Drafted by the Toronto Blue Jays back in 2010, Noah Syndergaard was a highly regarded pitching prospect out of Legacy High School in Mansfield, Texas. The Blue Jays received the 38th overall pick in the supplemental round because they were unable to sign pitcher James Paxton the year prior, the pick the organization would use to sign the right-handed pitcher from Texas.
Syndergaard would spend 2.5 seasons in the Blue Jays organization, starting with the Rookie League Gulf Coast Blue Jays in 2010 and working his way to the Class A Lansing Lugnuts in 2012. In the 2012/2013 off-season, the Texas native would be sent to the New York Mets alongside Travis d’Arnaud, Wuilmer Becerra, and John Buck in exchange for knuckleballer R.A. Dickey and his personal catcher Josh Thole.
The trade was pretty monumental at the time considering a month prior was the blockbuster Blue Jays-Miami Marlins trade and both d’Arnaud and Syndergaard were pretty high on the Blue Jays prospect list when they got shipped off to the Mets organization. Dickey had won the NL Cy Young Award with the Mets in 2012 and was brought in to be one of the leading arms in the Blue Jays rotation, pitching with the team until 2016.
In 2015, Syndergaard would make his MLB debut with the Mets at 22 years old, starting 24 games and finishing fourth in Rookie of the Year voting. Since his debut, ‘Thor’ has crafted a 3.31 ERA in 119 games, throwing 775 strikeouts, 166 walks, and a 1.161 WHIP in 716.0 innings pitched. The hard-throwing right-hander pitched well in his five years in the MLB before missing out on the 2020 season due to Tommy John surgery in March. If all goes according to plan, Syndergaard should return sometime mid-season in either June or July, placing himself in a very strong Mets rotation that already boasts the likes of Jacob DeGrom and former Blue Jay Marcus Stroman. The right-hander also missed time in 2017 when he tore his right lat and would miss most of the season, pitching in only seven games.
As per Spotrac, the former Blue Jays draft pick will become a free agent this upcoming off-season in what appears to be a very stacked free-agent class boasting superstar infield talent like Trevor Story and Francisco Lindor as well as veteran pitchers in Justin Verlander, Zack Greinke, Clayton Kershaw, and Max Scherzer. The Mets pitcher will be 29 years old when he becomes a free agent and should have a long list of suitors looking for his services when the signing period opens this Winter.
Considering the pitcher will be coming off TJ surgery this season, the risk is pretty high when it comes to the Blue Jays spending considerable money on Syndergaard, weighing the pros and cons as to whether he can replicate his strong 2016 and 2018 campaigns. Not to mention that the 2019 season was not the best in his career, pitching to a 4.28 ERA while striking out 202 batters over 197.2 innings leading the National League in earned runs at 94, and the risk will be there in regards to whether he can remain healthy and pitch like a top of the rotation arm that he would be brought in to be.
The right-hander should be on the Blue Jays radar based on a few reasons:
- He has the ability to start 24+ games a year, doing so in four of the five seasons he has started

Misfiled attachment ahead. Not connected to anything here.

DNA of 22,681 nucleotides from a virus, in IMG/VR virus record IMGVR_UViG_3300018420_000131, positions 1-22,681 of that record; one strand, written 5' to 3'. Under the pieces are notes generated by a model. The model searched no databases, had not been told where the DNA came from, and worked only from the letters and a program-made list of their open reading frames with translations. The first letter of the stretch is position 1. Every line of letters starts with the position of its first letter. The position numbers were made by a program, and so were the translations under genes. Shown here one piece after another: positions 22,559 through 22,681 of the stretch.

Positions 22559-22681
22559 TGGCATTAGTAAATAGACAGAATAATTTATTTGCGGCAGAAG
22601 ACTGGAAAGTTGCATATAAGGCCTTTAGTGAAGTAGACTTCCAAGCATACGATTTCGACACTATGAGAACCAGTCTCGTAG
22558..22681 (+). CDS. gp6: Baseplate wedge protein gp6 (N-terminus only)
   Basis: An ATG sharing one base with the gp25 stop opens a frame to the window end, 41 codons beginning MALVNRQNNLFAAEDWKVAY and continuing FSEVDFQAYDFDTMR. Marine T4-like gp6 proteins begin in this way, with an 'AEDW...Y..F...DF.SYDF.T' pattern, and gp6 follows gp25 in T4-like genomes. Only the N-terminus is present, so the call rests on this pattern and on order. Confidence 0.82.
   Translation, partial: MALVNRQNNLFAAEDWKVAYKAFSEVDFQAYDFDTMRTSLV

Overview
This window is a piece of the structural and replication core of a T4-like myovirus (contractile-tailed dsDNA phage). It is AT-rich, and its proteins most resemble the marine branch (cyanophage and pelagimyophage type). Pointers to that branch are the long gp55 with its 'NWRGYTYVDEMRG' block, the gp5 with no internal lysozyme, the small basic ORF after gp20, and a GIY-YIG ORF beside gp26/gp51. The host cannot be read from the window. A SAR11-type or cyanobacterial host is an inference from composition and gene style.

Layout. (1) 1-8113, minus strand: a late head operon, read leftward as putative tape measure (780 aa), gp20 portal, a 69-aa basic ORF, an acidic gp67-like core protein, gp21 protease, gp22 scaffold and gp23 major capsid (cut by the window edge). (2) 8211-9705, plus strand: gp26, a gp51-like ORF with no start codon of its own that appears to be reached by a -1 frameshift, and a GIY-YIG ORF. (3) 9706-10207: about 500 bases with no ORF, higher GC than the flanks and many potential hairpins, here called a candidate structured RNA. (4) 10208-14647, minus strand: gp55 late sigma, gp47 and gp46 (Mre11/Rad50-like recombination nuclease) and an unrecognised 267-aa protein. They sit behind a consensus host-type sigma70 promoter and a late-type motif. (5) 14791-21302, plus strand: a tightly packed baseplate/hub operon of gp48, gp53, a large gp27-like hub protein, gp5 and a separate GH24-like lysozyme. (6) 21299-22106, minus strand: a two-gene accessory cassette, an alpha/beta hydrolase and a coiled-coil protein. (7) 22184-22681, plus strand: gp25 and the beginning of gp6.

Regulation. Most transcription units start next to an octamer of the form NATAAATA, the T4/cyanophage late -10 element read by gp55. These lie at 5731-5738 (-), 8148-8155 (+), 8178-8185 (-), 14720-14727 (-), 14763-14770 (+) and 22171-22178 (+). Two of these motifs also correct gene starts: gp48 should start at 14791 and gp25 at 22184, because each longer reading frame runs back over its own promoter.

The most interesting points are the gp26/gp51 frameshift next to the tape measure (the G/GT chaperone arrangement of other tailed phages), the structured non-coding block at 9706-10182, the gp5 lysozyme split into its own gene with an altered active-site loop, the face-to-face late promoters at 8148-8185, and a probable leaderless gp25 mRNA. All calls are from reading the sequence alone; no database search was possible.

- Ability to throw strikes and limit walks, crafting a career strikeout to walk ratio of 4.67 while also being able to pitch 9.74 strikeouts over nine innings and 2.09 walks over nine innings
- Postseason experience, pitching up to the World Series in 2015 and in the Wild Card game in 2016
- Ability to generate ground balls at 49.1% while also limiting flyballs to 29.6% which bodes well for a hitter-friendly park like the Rogers Centre
When Syndergaard is pitching well and with consistency, he would easily slot in as a great one-two punch alongside current ace Hyun Jin Ryu, which could be a game-changer when it comes to winning ball games through the season and giving the Blue Jays a better chance at making the postseason. Compliment Syndergaard and Ryu with a healthy Nate Pearson and the development of starting pitchers Simeon Woods-Richardson and Alek Manoah (both of whom could be ready for 2022 at some point in the season) and the Blue Jays could post one of the hardest throwing rotations in the league that has a good mix of both youthful talent and veteran experience (not to mention one of the tallest as well).
Ultimately the deal will have to fit the Blue Jays payroll considering prospects like Bo Bichette, Vladimir Guerrero Jr., and Cavan Biggio will be needing raises through the arbitration process in the next few years (pending any potential extensions to buy out the arbitration years). Syndergaard will also hopefully return to form when he does pitch again this season, but the risk is certainly there when it comes to how he will return from TJ surgery and if he can still throw quality innings, go deep into ball games, and keep his velocity up that not only generates strikes but keeps the command and walks in check.
The Blue Jays will also have to deal with the fact that Syndergaard will most likely be given a qualifying offer from the Mets this off-season, an offer that the pitcher may accept if he doesn’t appear in a game until later in the season. That would not only mean the Blue Jays would have to wait another season to potentially sign Syndergaard but if he were to have a successful 2022 campaign, his price tag and list of suitors would grow exponentially, forcing the Blue Jays to potentially pony up more money to bring him to Toronto.
If Ross Atkins and co. can lure Noah Syndergaard away from returning to the Mets or signing elsewhere in the league this upcoming off-season, the Blue Jays could improve the roster in a way that not only boasts a young, strong core in the batting order but also puts out a starting rotation that throws hard, throws strikes, and can help them win games to try and bring the World Series trophy back North of the border.